Physiological and ecological consequences of intraspecific color variation in scleractinian corals.


Smolenski, J.


M.S. Thesis


As anthropogenic climate change is having large repercussions on scleractinian corals, it is important to understand how species will respond to future environmental change if we are to accurately predict how corals will function under new ecological conditions. However, coral species are quite variable, both among species, as well as within species, making it difficult to calculate outcomes if we do not understand within-species heterogeneity. One way in which coral species are variable intraspecifically is through color morphotypes. The aim of this study was to investigate the ecological consequence of intraspecific color variation in scleractinian corals, and was divided into two parts. First, chapter 2 focuses on physiological differences of color morphotypes in response to abiotic factors. Coral color (other than brown) is the result of fluorescent and non-fluorescent pigmented, host proteins, which protect corals from the detrimental effects of high light intensity and UV radiation, however, they degrade under increased thermal regimes. I hypothesized that color morphotypes would have dissimilar metabolic responses to temperature and light extremes due to the combined effects of photoprotective properties, yet thermal sensitivities of host pigments. Green, blue, and brown color morphotypes of the coral Porites rus from Moorea, French Polynesia, were subjected to a combination of temperature and light treatments, and responses were measured using four dependent variables-calcification, enzyme activity, net and gross photosynthetic maximum, and aerobic respiration. All three color morphotypes exhibited similar responses for all dependent variables measured, with no differences observed when exposed to temperature and light treatments. Although previous literature suggests that variable physiological responses should occur, color morphotypes of Porites rus did not exhibit any of these predicted responses, which may showcase the robust nature of this species. Second, chapter 3 investigates differences in biotic interactions between color morphotypes and other invertebrate taxa. A key survival strategy for mounding corals is the removal of sediment from the colony surface, and brown morphotypes of the Caribbean coral Porites astreoides shed sediment faster than green color morphotypes. I hypothesized that this dissimilar removal of sediment would affect the abundance and distribution of endolithic invertebrates that must first settle onto the surface of P. astreoides colonies in order to commence their endolithic lifestyle. Surveys were conducted in the US Virgin Islands National Park, quantifying the distribution, abundance, and taxonomic diversity of endolithic invertebrates inhabiting brown and green color morphotypes. Green colonies harbored greater proportions of endolithic invertebrates, as well as, greater densities of endoliths per colony than brown morphotypes. Color morphotypes also were inhabited by different proportions and densities of taxonomically diverse endoliths. This is the first time that color morphotypes of a coral species has been shown to harbor different communities of endolithic invertebrates, and may call for greater examination of the habitat provisioning traits offered within a species. Together, the results presented in this thesis show that color morphotypes may not exhibit physiological differences in response to temperature and light, but can have different biotic interactions with other taxa.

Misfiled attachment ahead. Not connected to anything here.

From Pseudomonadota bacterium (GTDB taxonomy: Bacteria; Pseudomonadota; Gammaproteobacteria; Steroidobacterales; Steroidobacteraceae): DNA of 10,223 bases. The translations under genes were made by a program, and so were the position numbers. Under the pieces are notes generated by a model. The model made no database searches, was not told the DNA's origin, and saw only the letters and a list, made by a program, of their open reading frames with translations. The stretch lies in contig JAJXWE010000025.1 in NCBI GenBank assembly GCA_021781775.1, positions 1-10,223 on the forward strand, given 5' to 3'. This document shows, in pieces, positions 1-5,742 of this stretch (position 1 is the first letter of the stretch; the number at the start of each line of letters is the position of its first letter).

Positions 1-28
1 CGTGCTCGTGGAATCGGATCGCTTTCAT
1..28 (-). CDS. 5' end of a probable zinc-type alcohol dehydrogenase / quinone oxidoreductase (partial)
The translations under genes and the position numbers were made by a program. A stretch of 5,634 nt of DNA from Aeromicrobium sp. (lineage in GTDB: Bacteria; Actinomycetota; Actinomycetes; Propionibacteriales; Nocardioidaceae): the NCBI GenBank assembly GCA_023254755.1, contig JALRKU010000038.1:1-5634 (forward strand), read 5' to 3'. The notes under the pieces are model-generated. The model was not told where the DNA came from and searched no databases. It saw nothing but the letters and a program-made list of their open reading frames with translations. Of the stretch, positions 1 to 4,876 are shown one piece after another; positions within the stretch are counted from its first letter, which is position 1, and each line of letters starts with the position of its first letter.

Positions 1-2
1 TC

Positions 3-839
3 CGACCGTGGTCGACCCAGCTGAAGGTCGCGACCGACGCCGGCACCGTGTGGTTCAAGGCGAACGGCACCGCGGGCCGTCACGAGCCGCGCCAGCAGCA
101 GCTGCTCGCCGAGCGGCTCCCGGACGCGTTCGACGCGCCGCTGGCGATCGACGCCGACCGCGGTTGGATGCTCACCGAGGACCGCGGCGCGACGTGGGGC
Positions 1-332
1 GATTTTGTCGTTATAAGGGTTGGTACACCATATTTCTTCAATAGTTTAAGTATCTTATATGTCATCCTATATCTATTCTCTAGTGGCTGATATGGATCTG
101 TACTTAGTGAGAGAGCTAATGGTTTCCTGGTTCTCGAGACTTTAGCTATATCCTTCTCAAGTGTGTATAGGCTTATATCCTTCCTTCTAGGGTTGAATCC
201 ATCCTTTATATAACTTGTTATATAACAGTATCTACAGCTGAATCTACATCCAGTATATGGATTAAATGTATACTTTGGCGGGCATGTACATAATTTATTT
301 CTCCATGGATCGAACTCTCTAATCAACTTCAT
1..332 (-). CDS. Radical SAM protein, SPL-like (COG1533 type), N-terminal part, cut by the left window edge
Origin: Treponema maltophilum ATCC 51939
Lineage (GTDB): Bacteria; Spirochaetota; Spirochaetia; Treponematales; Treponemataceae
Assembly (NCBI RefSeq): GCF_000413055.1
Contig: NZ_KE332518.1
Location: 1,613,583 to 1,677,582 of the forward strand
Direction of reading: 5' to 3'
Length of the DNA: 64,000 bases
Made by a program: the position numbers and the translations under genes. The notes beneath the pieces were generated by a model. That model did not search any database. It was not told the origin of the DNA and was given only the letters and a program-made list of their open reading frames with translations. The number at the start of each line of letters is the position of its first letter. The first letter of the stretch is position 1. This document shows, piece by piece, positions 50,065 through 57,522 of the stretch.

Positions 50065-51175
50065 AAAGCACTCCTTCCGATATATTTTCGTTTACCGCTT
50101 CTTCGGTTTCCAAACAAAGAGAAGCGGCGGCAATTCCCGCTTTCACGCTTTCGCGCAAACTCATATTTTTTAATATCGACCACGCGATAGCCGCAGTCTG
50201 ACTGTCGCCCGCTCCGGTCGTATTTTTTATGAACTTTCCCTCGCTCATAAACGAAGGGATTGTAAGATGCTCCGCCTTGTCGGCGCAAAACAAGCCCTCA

112 Pp.

Publication Type: 

Thesis or Dissertation


Department of Biology, CSU Northridge

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